By Robert Chu, L.Ac.
What do Gui Zhi Tang (Cinnimon Twig Decoction), Bai Hu Tang (White Tiger Decoction), Li Zhong Wan (Regulate the Middle Pill) and Hua Chong Wan (Dissolve Parasites Pill) have in common?
They are all taken with Zhou.
Zhou is known by many names. In Cantonese, we call it "Jook". In Mandarin,
it is referred to as "Zhou" or "Xi Fan". In English, it is typically
rendered as "rice porridge", "rice gruel", "rice soup" or "congee".
Zhou is typically prepared with rice, although other grains are or can be
used such as Wu Gu Mi (Five Grain Rice). Typically, one uses Sui Mi (broken
rice) or Jing Mi, also known as Geng Mi, (long grain rice) to prepare it.
Japanese and Taiwanese people use the shorter grain rice, which tends to be
stickier. The proportion from rice to water is usually 1 part rice to 6
parts water and it is slow simmered, cooking for a few hours. An alternate
means of preparation is to use fresh left over rice and add 4 parts water.
This is typically known as "Bai Zhou". When prepared with herbs, usually the
herbs a decocted first, and the extract is strained and added into the Zhou.
Do not add the dregs to the Zhou. Zhou is neutral and sweet and serves to
tonify the middle jiao.
Zhou has three major uses. The first is the most obvious, it is a food
staple. Zhou is common as a meal throughout Asia. In Hong Kong, at least
one of the five meals is typically Zhou, as it is light and easy to digest.
The most common type of Zhou eaten in restauramts is Pi Dan Shao Rou Zhou
(Roasted pork and 1000 year salted duck egg), often served with Dim Sum in
Cantonese restaurants. Hong Shu Xi Fan (Zhou with Sweet Potato) is also
quite common, often served in Taiwanese restaurants, as a bland staple food
alone, or with regular dishes. The tonifying function helps complement an
herbal formula such as Li Zhong Wan.
The second use of Zhou is for protecting the stomach. When taking harsh,
bitter, or cold herbs such as found is Hua Chong Wan or Bai Hu Tang, one
takes Zhou on the side or adds the Geng Mi to the decoction.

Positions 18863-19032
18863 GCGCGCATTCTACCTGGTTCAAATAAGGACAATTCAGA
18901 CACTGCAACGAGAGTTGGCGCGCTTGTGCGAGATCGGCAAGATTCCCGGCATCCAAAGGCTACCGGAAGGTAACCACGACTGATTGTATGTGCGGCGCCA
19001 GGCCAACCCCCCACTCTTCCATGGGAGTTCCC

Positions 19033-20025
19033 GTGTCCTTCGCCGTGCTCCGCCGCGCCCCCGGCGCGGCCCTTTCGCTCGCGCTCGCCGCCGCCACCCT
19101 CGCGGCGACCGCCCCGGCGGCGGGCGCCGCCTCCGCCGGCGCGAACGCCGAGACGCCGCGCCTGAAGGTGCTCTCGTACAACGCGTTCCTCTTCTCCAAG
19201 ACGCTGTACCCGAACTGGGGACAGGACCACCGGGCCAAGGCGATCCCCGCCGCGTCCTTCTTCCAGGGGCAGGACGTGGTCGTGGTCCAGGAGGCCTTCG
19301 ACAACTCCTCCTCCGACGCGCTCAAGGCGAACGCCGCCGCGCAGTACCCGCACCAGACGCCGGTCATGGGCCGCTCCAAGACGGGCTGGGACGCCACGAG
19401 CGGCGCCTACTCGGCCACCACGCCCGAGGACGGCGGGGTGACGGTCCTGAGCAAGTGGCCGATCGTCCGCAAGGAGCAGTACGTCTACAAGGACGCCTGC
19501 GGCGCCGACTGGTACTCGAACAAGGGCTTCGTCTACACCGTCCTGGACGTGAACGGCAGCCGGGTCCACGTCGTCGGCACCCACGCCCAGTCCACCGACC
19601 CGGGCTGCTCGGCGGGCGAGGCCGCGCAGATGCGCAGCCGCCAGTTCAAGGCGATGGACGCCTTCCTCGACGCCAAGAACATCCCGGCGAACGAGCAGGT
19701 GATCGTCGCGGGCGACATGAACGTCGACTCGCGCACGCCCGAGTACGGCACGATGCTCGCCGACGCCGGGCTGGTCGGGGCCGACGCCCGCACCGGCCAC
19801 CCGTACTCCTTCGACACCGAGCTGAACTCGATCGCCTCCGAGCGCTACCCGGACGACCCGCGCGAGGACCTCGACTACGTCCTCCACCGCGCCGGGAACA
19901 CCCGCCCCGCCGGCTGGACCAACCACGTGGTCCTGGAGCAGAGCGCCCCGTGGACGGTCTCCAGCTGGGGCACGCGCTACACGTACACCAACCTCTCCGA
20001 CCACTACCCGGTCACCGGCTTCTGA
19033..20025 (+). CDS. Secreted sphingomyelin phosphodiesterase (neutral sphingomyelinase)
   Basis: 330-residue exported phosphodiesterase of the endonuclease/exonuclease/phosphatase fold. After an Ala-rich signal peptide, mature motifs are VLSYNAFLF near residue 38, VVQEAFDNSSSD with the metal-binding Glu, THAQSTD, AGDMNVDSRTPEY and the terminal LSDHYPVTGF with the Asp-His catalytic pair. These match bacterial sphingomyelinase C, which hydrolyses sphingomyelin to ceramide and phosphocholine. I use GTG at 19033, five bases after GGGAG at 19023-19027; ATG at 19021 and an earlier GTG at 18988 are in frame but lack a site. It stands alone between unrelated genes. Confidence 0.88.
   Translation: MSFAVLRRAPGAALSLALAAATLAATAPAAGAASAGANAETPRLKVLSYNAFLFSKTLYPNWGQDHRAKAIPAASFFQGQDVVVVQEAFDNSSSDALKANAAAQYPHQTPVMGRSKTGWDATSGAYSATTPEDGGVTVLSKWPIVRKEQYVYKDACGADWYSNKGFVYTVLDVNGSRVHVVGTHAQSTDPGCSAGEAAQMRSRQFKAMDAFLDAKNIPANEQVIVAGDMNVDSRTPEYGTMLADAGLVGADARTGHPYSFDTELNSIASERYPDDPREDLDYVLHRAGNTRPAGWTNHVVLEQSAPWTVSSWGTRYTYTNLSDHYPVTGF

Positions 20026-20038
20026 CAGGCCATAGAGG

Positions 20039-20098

The third use of Zhou is to induce sweat. Zhang Zhong Jing in his Shang Han
Lun advises us to take Gui Zhi Tang with Zhou for inducing the diaphoretic
function. In this case, adding slivers of Sheng Jiang and Cong Bai to the
Zhou will help induce sweating.
It has been my experience that Zhou is an excellent diet food for it's
nutritive value and versatility. I know of 3 cases where Zhou has been used
1) As a child, I suffered from a stomach ache after attending a birthday
party, eating a lot of junk food and drinking a lot of cold soft drinks. My
mother made Zhou with extra Ginger.
2) Jennifer, 24 years old, aspiring actress. Jennifer had contracted Lime
disease and recently underwent surgery to remove her Gall Bladder due to
severe choleocystitis. One evening Jennifer suffered from severe muscle
spasms and pain in the stomach. She asked me to take her to the local
emergency room for treatment. I noted her tongue was pale, with a thick
white coat, and her pulse was tight/wiry. I suspected Wind/Cold/Damp. The
doctors seemed confused by her condition and sedated her with tranquilizers
and muscle relaxants and sent her home. On the way home, I asked her what
she ate, and she replied, "Something healthy - a salad." She slept through
the night and for breakfast I fed her Zhou with Chicken and extra ginger and
scallions. This induces a light sweat and nourished her cold middle jiao,
upon which she completely recovered that afternoon. The Zhou, was clearly
the best choice of food/medicine for her condition.
3) My late Grand Aunt, who passed away at 88, ate mostly a "Qing Dan"
(Light and Bland) diet. Following a Buddhist diet, she refrained from eating
meat on certain days. She never had dairy products or beef, but will eat
Chicken, seafood, and pork on certain days. Her daily diet consisted mainly
of lightly sautÈed vegetables, Tofu, and Zhou daily. I believe her diet has
contributed to her longevity, despite living through the end of the Qing
Dynasty, seeing the forming of the Republic of China, leaving during the
Cultural Revolution and living in Hong Kong and the U.S. She lived a
sedentary life style and smoked cigarettes daily. I have noted that many
books on Chinese Geriatrics recommend some form of Zhou.
As my father was a chef, and the art of cooking is a family tradition of
mine, I am happy to share have some variations of Zhou:
For Summerheat: Zhou with Bai He (Lily Bulb), Lu Dou (Mung Bean) and Bing
Tang (rock sugar). Decoct Zhou with all the ingredients and chill in the
refrigerator. Eat often during hot days. Can add Yi Yi Ren, Da Zao, Lian
Zi, Chi Xiao Dou if desired or for variation. The above Zhou is very good
for moistening the Lungs for athletes, and for moving the intestines in cases
of constipation due to summerheat.
Red eyes due to Wind Heat: Zhou with Sliced Chicken and Gou Qi Zi.
Onset of Wind Cold - Zhou with Garlic, Ginger, Scallion and Dan Dou Chi
Spleen Qi Deficiency - Zhou with Shan Yao, Hong Shu
Spleen Qi Deficiency with Blood/Wei Qi Deficiency - Zhou with small amount of
Dang Gui and Huang Qi; also for use for postpartum.
Constipation - Blanched, fresh peanuts to lubricate intestines
I hope that you will try Zhou as it is one of the four staples of Chinese
food. It is an easy to make, versatile and healthy food. Coupled with
Chinese herbs, they can produce amazing results from a wide variety of
If you would like to learn more on Zhou and try different recipes, please
Chinese Medicated Diet - Publishing House of Shanghai College of TCM, 1988
The Book of Jook by Bob Flaws - Blue Poppy Press
or contact the author at:
Robert Chu, L.Ac.